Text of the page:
Although in our culture we perceive illness as an event happening to an individual, it is no secret that illnesses are indicative not only of an individual but a community out of balance.
For instance, we blame individuals for being overweight, chalking it up to a lack of willpower, even though we know that the culture around the production and eating of food in this country does not support human (or environmental) health. Easier to blame the individual for their lack of vitality, though, rather than take on the web of political, industrial, financial, and cultural forces that create the environment in which eating well takes an awful lot of swimming upstream.
And so it is with v health.
I am sitting here today having recently experienced another bout of v pain, and currently experiencing miserable menstrual cramps, among other things.
It has not escaped my notice that as a child I wanted so much to be a boy - the status of girls and women as second-class citizens was obvious to me at a very young age - and then grew up to experience a rather full gamut of health problems directly affecting my female parts (menstrual pain, v pain, etc) as well as illnesses that in our society affect women at higher rates (depression, anorexia, and chronic pain of all kinds.)
There is an awareness, however nascent, that to take on the nation's diabetes and obesity problems we will need to change our food and exercise culture; Michelle Obama and the White House vegetable garden being a well-known example.
But where is the awareness that the epidemic of health problems affecting female parts and female bodies also indicate a disturbing imbalance that needs to be addressed as a group? Breast cancer, PCOS, dysmenorrhea, fertility challenges, v pain, painful sex, endometriosis, post-partum incontinence, eating disorders, anxiety, burnout, depression...our female bodies are suffering so intensely and yet there is no movement or consciousness that these are anything but individual problems.
(Hell, in some cases there isn't even an idea that these symptoms are actually problems - post-partum incontinence and menstrual cramps are often assumed to be "just part of being a woman." Bulls**t. They may be common, but they aren't normal or healthy.)
My health problems are mine and I am the one in charge of addressing them, but they are also potent signs of cultural disease. I do not think that I would have half the health problems I have suffered from had I been born on a planet that values women, girls, and the feminine in all of us. At the very least, had these health problems still manifested, I would have had a hell of a lot more support in overcoming them. In a world in which the female is valued, it is researched and nourished and cared for, not hidden away under layers of fear and shame.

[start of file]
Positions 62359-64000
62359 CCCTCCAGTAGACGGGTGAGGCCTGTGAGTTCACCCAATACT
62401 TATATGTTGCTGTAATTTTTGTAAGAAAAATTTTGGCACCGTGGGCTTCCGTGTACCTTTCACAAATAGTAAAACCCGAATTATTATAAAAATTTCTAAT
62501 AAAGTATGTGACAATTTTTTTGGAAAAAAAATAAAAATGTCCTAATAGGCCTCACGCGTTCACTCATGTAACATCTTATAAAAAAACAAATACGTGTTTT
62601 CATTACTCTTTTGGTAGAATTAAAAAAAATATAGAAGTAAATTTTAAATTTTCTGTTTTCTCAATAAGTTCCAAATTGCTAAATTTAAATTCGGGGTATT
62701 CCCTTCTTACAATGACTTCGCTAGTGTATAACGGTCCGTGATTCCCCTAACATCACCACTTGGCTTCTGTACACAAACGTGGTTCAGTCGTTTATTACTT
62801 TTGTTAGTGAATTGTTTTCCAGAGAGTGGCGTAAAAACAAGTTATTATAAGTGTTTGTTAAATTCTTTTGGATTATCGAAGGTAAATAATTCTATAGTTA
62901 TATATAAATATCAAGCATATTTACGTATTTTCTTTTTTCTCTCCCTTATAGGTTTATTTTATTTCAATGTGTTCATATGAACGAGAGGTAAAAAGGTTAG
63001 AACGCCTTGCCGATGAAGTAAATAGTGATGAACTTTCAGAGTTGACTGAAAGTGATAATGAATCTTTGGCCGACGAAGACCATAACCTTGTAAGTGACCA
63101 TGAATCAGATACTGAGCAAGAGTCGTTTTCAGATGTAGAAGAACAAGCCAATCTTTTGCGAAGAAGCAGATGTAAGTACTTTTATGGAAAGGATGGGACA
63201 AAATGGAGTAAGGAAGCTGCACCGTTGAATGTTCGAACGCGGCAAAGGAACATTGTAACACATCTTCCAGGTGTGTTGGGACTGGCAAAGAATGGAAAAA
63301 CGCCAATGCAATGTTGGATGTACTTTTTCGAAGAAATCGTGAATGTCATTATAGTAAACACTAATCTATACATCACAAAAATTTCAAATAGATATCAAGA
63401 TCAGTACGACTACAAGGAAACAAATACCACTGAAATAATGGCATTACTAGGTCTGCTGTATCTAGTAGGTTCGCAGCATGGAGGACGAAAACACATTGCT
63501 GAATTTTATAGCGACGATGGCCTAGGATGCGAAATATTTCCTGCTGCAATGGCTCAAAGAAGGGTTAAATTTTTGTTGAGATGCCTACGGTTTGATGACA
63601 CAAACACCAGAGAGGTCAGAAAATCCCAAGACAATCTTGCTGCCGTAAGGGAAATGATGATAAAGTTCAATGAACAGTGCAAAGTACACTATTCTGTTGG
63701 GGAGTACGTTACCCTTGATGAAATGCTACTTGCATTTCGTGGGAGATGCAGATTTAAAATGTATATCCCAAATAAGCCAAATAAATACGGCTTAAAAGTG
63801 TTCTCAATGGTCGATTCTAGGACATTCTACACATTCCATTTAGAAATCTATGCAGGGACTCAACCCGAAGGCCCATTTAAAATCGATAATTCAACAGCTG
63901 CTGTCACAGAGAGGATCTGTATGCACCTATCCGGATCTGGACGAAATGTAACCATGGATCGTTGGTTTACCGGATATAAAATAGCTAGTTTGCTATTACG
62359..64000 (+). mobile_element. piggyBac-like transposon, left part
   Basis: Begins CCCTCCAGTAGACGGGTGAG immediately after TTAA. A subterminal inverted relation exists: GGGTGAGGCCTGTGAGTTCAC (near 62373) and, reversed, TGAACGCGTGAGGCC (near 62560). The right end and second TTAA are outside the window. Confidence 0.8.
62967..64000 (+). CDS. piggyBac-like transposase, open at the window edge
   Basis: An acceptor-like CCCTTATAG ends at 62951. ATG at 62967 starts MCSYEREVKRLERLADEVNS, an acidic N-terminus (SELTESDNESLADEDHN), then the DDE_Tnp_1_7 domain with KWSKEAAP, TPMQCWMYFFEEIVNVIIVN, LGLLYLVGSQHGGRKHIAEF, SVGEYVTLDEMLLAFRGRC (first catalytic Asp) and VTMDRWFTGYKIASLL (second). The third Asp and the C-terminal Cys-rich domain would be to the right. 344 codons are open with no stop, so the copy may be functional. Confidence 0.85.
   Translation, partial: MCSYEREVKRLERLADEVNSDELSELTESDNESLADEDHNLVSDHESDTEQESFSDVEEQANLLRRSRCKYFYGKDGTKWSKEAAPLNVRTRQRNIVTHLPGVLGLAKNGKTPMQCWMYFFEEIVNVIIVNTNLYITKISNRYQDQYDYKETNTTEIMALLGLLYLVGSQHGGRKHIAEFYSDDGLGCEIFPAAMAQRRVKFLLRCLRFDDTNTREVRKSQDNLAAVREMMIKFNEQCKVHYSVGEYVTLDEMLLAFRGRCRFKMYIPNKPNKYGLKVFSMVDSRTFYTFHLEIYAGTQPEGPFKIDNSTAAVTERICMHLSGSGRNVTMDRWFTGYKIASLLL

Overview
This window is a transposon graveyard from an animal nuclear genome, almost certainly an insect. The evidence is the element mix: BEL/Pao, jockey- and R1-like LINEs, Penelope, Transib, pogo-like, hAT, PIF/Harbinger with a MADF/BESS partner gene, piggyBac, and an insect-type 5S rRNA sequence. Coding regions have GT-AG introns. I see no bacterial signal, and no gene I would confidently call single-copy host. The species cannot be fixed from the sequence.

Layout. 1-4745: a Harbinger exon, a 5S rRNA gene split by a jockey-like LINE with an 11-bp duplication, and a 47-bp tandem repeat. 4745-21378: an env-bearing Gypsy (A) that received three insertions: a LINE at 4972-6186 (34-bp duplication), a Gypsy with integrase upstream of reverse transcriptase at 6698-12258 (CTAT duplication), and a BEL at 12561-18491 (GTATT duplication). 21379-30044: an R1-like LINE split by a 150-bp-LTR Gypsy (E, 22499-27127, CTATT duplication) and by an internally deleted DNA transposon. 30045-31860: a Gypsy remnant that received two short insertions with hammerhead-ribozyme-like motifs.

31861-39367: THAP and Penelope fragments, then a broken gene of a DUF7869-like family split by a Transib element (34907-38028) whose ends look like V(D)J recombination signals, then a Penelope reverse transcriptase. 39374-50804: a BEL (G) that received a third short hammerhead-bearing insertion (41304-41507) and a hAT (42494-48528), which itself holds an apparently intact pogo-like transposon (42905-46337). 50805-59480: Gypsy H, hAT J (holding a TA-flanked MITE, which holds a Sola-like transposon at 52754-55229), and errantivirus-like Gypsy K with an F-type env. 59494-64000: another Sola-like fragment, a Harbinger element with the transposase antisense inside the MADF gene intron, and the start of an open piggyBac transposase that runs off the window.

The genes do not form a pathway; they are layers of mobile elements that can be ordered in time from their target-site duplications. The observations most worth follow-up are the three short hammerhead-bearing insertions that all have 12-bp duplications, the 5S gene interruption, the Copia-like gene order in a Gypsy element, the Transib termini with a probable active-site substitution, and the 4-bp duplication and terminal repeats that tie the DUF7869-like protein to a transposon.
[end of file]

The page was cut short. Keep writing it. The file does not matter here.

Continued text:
I write this in solidarity with others who suffer as I do, and to remind my sisters that your v pain or menstrual pain or PCOS or fertility challenges or whatever isn't just YOUR problem, it's OUR problem. Our bodies are reflecting back to us the illness of our cultures and societies, a set of values improperly prioritized.
Is it fair that you get the brunt of this suffering? No.
I would not wish this suffering upon anyone, least of all myself. And yet I acknowledge that I have power in this situation too, a role to play in the larger ecosystem. I can sit back and suffer silently and nothing will change, for me or anyone else, OR I can recognize my role as cultural barometer and make my story public, so that my people and community can see what is happening and be given the opportunity to make change.
When studying ecology, amphibians are viewed as being excellent indicators of the health of their ecosystems. Why? They are sensitive. Watch them and they will alert you to all kinds of problems before said problems are big enough to harm others. The amphibians' vulnerability serves to protect.
Yes, vulnerability is a source of strength and power.
Toughen up the toads and you lose that early warning.
I think we ought to hold a special place in our society for amphibians, literal and metaphorical. Take care of them and you take care of everyone. Protect them and you protect everyone. Neglect them at your peril, as then all will suffer.
* * *
For so many years I have wrestled with the frustration of being chronically ill. Considering my experience from an individual standpoint, I battled the feelings of "less than" over and over again.
But when I step back and see the whole ecosystem, I realize that I am not "less than" at all. Holy crap, not in the slightest. My job is to embrace, care for, and cherish my sensitive, sweet, female body, and alert the rest of the tribe to the damage they are doing.
Ultimately, whether they heed my warnings or not is their choice; my job is to run my own life, not everyone else's. But my personal transformation from victim to messenger is healing in and of itself.
Re-casting my role from "hot mess" to sacred messenger has been liberating. It gives me a much stronger platform upon which to stand. It is a lot easier to push this work forward when I view my experience as a strength rather than a liability, and see sharing it as a service to my people.
So the next time you are sitting in your pity puddle, feeling sorry for yourself and (righteously) angry at the world, ask - is this really only about you? Or are you in Toad Mode, reflecting back society's ills?
Even if you are not ready to shout your v pain story from the rooftops, acknowledging your place in a wider context can help you not take your v pain so personally. It can help to derail the "I am broken" thought train. And derailing the "I am broken" thought train is half the battle.
So try on your new toad skin and see how it fits. Hop on in, the water's fine...
* * *
PS Did this post get your brain gears crankin'?
Feel free to start a conversation below (it's okay, you can be anonymous)!